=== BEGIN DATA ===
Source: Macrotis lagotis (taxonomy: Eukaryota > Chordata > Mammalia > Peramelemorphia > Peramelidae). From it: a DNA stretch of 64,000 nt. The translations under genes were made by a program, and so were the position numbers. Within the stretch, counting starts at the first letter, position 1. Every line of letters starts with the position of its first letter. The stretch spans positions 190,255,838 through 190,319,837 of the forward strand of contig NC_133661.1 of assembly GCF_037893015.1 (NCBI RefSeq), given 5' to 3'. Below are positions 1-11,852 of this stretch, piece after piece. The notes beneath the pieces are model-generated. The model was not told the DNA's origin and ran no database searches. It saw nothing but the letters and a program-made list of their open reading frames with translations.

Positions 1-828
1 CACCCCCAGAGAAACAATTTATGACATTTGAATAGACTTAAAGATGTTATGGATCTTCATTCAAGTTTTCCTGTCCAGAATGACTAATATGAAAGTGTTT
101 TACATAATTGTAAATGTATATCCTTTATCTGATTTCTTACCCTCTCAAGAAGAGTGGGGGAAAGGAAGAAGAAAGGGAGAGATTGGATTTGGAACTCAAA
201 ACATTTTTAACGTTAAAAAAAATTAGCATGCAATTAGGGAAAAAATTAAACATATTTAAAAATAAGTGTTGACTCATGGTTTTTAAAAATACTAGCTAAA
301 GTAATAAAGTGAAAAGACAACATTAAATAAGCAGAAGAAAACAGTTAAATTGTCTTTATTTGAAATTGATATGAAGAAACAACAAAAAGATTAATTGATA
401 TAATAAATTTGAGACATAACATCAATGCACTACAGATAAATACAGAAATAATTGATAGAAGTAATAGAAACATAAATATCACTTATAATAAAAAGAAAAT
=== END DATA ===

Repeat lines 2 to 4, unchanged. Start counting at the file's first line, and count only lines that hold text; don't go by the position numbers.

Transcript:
Positions 1-828
1 CACCCCCAGAGAAACAATTTATGACATTTGAATAGACTTAAAGATGTTATGGATCTTCATTCAAGTTTTCCTGTCCAGAATGACTAATATGAAAGTGTTT
101 TACATAATTGTAAATGTATATCCTTTATCTGATTTCTTACCCTCTCAAGAAGAGTGGGGGAAAGGAAGAAGAAAGGGAGAGATTGGATTTGGAACTCAAA